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On The Flip Side
by Michael Munger




Macs And The Retail Problem, Who Is Guilty
May 18th, 1999

Ever since CompUSA and Best Buy announced their agreements with Apple to sell Mac computers, the good old diatribes against big retail stores came back stronger than ever. Especially against Best Buy. Of course, the situation could be much better, and Apple's computers could sell more at Best Buy. Who is the guilty party? Why do CompUSA and Best Buy have problems with their Mac departments these days? Why do salespersons refuse to help Mac customers? Why does Best Buy tell its customers that it cannot sell iMacs? why did some CompUSA staffers complain about the Macintosh?

What many Mac users do not want to face is that it is YOUR fault. The Mac fan's fault. Have you ever really looked at how you behave in those stores? You go in there, find a salesperson, and then test him on his knowledge. You find out he does not know about the Macintosh, although he seems fascinated. You put him down and make him feel like an incompetent fool who should be flipping burgers at McDonald's because he does not know how the Mac works.

Do you think that this is the best way to help your platform to prosper? No! Such a bad attitude will only alienate people against the Macintosh. Those salesmen who do not know the platform but want to learn about it might try the Macintosh one day and switch to it. They might want to get to know what is the big deal with this type of computer and then fall for it. They might decide to recommend Macs instead of PC's when they feel it is more appropriate for a customer's need.

When we Mac fans go and label the Macintosh and its users in this way, we are making people think we are a bunch of arrogant techno-nerds. Someone who was once fascinated about the Mac may now say "gee, I am not doing anything for the Mac anymore". Thus, one less person who might have jumped in the bandwagon.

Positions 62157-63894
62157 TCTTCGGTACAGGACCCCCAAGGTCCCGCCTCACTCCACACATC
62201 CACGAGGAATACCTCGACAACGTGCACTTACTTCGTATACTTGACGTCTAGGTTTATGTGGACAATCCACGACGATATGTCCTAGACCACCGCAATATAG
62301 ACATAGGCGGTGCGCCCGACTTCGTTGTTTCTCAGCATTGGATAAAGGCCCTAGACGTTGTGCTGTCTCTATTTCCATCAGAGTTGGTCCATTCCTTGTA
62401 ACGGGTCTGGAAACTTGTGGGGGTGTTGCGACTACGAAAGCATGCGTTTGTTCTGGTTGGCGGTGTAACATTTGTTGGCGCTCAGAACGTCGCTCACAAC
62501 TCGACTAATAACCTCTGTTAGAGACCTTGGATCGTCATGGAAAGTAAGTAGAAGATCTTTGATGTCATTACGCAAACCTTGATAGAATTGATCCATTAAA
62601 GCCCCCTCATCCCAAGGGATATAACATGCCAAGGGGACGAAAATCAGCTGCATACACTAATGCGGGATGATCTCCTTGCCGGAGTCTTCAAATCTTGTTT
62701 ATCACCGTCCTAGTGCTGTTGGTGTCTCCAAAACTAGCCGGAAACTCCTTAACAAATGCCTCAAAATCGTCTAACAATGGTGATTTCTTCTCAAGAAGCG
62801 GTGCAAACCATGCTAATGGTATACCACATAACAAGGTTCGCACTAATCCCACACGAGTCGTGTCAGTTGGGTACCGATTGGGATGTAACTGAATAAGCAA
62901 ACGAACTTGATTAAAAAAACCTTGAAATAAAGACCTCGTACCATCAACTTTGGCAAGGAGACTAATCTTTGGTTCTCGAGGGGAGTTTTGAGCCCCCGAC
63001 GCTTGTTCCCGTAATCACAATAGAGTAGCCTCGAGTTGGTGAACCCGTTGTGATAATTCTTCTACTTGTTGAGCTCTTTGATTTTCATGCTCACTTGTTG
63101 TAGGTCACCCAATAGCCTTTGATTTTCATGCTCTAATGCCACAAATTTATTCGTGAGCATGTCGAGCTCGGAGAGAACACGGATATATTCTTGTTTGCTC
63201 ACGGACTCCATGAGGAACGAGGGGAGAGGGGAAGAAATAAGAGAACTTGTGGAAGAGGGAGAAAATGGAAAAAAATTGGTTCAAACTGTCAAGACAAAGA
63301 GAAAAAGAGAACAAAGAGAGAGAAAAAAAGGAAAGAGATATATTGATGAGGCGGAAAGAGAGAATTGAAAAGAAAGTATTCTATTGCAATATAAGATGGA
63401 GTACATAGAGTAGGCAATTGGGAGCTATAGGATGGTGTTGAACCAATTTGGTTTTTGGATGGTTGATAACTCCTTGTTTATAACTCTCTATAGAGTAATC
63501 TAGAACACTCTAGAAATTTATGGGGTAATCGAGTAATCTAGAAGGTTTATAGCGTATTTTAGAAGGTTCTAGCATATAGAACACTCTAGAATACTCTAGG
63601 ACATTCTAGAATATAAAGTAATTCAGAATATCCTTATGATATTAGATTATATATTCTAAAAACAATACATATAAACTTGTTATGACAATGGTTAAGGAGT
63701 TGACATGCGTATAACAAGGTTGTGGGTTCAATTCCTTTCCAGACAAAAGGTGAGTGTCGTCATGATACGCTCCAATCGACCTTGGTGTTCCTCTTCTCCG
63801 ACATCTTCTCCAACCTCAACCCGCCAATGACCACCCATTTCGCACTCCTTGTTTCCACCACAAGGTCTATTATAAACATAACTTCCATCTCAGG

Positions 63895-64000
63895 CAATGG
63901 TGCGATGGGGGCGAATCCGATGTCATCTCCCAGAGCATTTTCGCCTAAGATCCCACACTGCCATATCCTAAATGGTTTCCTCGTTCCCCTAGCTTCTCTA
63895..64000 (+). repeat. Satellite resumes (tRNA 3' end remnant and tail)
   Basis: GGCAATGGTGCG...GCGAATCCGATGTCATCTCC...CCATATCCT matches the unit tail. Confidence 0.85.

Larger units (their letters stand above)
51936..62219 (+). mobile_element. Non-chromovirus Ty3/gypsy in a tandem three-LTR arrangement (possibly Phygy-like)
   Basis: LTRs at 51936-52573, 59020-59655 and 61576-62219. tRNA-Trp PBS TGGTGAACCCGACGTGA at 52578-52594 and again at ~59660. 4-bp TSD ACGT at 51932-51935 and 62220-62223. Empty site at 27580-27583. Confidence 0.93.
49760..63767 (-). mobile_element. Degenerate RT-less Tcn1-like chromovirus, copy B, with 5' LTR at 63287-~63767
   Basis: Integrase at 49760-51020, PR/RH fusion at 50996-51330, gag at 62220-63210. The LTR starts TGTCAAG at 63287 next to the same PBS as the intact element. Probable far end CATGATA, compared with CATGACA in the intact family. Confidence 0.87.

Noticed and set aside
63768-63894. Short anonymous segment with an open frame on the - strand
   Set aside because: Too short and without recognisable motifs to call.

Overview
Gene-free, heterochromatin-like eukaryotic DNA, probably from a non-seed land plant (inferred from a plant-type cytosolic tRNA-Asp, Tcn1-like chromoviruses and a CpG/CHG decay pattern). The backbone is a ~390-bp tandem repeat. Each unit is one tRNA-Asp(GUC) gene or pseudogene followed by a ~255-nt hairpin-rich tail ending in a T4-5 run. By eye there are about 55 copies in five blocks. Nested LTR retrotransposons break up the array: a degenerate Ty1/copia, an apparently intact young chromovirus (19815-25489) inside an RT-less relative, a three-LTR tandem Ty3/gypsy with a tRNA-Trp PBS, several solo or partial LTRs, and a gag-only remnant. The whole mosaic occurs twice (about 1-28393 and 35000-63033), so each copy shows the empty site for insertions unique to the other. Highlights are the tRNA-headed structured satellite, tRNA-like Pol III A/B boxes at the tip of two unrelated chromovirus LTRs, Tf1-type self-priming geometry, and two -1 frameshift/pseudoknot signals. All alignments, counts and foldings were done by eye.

This is not new. Mac users are known for their arrogance. Those radical fans usually forget that their PC opponents might be friendlier to the Mac than they think. They fight their holy war with such wrath. Their only goal is annihilation of the PC platform. Well, I have news for such folks. The smartest thing they could do is to remain quiet and let others do the talking.

My way to convince someone to look at Macs (or buy one) is having a proactive attitude. If I find the Mac so great, I have good reasons for it. I can transmit such reasons to someone who is not close-minded about computers. I talked to many salespersons in stores about the Macintosh. I did not go there and test their knowledge. I introduced the topic politely. I wanted to see what they knew about it, or if they liked the Macintosh. Once, I found out that one thought about switching to the Mac, and maybe sell Macs. I talked about how good the Macintosh is and so on. When I want to convince a potential buyer to choose the Mac platform, do I say "PC's suck"? Of course not! I take them to a Mac store and show them what a Mac is. I show them the Mac OS look and feel. I open Virtual PC and tell them that they can use two platforms on one machine. I take a Word 97 file, copy it on the desktop, and open it in Word 98. I show them how the computer itself works, and how compatible it is with PC's. I use the proactive attitude.

Radical Mac fans are quite reactive when they face a PC user or salesman. The radicals should learn that they do not help us to make the Macintosh more popular. On the contrary, they make our lives more difficult. We always have to clean up the mess and advocate our platform in a positive way to make sure that the bad attitude does not destroy the Mac's chances with a PC fan.

There are many Mac users who are complaining about the way Best Buy is behaving. They want Best Buy to follow Apple's policies and do what they are told. They do not care about Best Buy's concerns over carrying only the popular colors. Just as Apple is allowed to require its retailers to carry all five colors, Best Buy is free to stop being a retailer. This is a free market after all. Let Best Buy make its decisions, and don't hassle the sales people. No one likes being called stupid, and few people enjoy outsiders telling them how to run their business. A positive face and a good attitufe will always sell more Macs than being arrogant and pushy. Remember that the next time you ready yourself to pounce on the PC-Centric sales person.

Your comments are welcomed.

Michael Munger is a French Canadian living in Montreal. He discovered the Mac in 1994 while studying journalism, the profession he loves and practices. He also studied history and communications. In addition to his work at The Mac Observer, he authors the iBasics tutorial column at Low End Mac, and cofounded MacSoldiers in 1998.

You can find more about him at his personal Web site.

You are welcome to send me your comments or you can post them below.

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